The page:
09 Juillet 2012 Richard KWANG KOMETA [Cameroon Tribune]
Joyce Ashuntantang was one of 45 poets from 70 countries worldwide to perform at the Medellin festival.
Cameroon’s ace poet, playwright and actress, Dr Joyce Ashuntantang was one of the guest-stars who were recently at the 22nd Medellin International Poetry Festival, an annual event which started in 1991 in Colombia, South America. Selected on the merit of her maiden poetry collection, “A Basket of Flaming Ashes” which she read at the International Poetry Festival of Granada, Nicaragua in 2011, Joyce equally presented 20 poems, mostly from her future collection and made a statement on globalisation – the focus of this year’s Medellin Festival.
On the role of poetry in the era of globalisation, Dr Ashuntantang said; “Globalisation is creating tainted highways into the markets of Africa. It is stripping Africa naked, placing it on another Berlin table for the lusty eyes of the highest bidders. Poetry should sing the songs of its nakedness and clothe it again with ancestral truth. Such is the power of poetry, a rhapsody of the spheres.”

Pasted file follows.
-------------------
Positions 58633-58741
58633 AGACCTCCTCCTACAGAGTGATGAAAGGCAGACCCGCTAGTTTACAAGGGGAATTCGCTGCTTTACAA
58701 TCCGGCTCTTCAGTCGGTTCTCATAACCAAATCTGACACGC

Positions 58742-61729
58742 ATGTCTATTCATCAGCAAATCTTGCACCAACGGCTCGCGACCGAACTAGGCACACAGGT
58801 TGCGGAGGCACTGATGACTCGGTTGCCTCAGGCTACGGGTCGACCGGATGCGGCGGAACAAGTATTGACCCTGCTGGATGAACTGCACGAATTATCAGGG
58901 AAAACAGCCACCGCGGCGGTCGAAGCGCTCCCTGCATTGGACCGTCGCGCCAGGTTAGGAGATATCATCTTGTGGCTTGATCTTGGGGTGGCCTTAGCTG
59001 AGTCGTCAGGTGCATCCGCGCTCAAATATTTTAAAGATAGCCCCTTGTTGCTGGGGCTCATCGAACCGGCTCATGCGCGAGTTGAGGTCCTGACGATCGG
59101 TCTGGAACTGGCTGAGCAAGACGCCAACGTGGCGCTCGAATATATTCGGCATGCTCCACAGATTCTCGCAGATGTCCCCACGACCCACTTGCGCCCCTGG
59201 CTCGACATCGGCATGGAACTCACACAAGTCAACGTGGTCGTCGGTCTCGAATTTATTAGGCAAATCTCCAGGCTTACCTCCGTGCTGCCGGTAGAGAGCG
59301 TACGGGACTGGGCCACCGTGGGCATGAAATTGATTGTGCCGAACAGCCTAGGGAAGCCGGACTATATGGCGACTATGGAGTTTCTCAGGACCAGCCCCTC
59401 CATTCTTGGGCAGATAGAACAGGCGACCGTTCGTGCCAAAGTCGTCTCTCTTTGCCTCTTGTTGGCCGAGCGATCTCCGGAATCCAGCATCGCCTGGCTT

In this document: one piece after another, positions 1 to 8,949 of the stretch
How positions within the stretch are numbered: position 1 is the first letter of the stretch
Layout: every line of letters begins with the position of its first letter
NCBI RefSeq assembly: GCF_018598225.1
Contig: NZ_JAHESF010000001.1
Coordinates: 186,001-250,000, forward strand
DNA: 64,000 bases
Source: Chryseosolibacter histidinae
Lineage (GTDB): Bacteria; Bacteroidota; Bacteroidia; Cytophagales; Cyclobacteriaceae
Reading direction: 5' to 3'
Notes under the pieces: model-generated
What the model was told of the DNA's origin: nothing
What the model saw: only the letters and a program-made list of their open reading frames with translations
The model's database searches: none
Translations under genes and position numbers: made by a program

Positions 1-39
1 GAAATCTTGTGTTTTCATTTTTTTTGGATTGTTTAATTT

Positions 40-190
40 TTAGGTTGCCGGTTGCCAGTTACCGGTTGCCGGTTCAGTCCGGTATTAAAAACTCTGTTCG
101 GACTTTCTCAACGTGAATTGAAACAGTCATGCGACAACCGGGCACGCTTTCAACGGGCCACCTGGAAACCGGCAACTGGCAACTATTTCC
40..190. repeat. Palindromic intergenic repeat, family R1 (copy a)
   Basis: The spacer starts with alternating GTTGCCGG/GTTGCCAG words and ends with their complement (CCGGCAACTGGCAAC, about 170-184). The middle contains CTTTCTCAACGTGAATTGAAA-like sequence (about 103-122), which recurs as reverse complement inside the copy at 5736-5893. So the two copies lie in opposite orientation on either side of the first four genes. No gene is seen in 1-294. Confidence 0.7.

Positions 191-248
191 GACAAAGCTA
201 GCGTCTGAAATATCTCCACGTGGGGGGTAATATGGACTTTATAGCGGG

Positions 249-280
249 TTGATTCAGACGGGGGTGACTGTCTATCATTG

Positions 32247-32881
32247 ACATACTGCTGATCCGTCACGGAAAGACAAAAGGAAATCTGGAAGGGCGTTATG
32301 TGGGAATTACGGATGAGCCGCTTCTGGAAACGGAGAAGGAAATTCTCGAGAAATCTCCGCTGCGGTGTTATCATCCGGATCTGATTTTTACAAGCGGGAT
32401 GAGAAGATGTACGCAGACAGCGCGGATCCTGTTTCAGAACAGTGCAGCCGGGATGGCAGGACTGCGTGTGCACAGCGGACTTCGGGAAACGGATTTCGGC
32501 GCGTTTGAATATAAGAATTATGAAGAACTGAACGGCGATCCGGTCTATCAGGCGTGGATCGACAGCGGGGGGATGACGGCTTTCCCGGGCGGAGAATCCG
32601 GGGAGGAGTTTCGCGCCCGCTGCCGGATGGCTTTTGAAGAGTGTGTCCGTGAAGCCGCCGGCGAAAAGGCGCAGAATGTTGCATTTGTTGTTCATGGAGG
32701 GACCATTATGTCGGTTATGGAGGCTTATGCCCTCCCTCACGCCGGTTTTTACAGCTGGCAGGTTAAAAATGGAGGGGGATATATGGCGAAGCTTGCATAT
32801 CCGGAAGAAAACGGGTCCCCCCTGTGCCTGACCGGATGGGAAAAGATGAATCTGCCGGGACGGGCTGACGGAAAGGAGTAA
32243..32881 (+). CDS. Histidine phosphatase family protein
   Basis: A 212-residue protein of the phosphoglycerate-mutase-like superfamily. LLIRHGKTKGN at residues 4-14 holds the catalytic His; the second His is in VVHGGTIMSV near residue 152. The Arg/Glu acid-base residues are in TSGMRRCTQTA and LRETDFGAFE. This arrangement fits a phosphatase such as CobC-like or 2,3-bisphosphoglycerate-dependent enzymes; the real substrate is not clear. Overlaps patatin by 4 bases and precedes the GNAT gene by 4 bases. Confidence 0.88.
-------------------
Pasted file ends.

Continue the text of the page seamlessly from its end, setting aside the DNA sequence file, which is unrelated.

Talking on the nature of the festival, Joyce Ashuntantang pointed out that the event featured over 150 poetry readings carried out in various locations around the city, libraries, parks, open air theatres, etc. There were also seminars, workshops, and public lectures. Other Cameroonian poets who have attended the Medellin Festival include the Paris-based Paul Dakeyo in 2010 and Were Were Liking in 2011. This year’s event took place from June 23 -30, 2012 with over 8000 audience present.
The Medellin International Poetry Festival was founded to reclaim the city of Medellin and to a large extent, Colombia from the grip of fatal violence that had crippled the city claiming human lives with three generations of Colombian youths lost in bloody guerrilla warfare and drug related violence. It also serves as a forum for poets from diverse cultures to express their perception of the world, their cosmology, their complaints and suggestions for a more humane world.
Her next collection “Wings of Words” with poems like, “Something Remained” dedicated to pregnant women who die from abuse and those living with the scars, and “Because We Are Poor,” is highly awaited and is a must-read collection. She presently teaches at the University of Hartford, Connecticut, USA.
Joyce featured as one who inspires in Cameroon Tribune's "Les gens" Download Tribune article 2012 Les Gens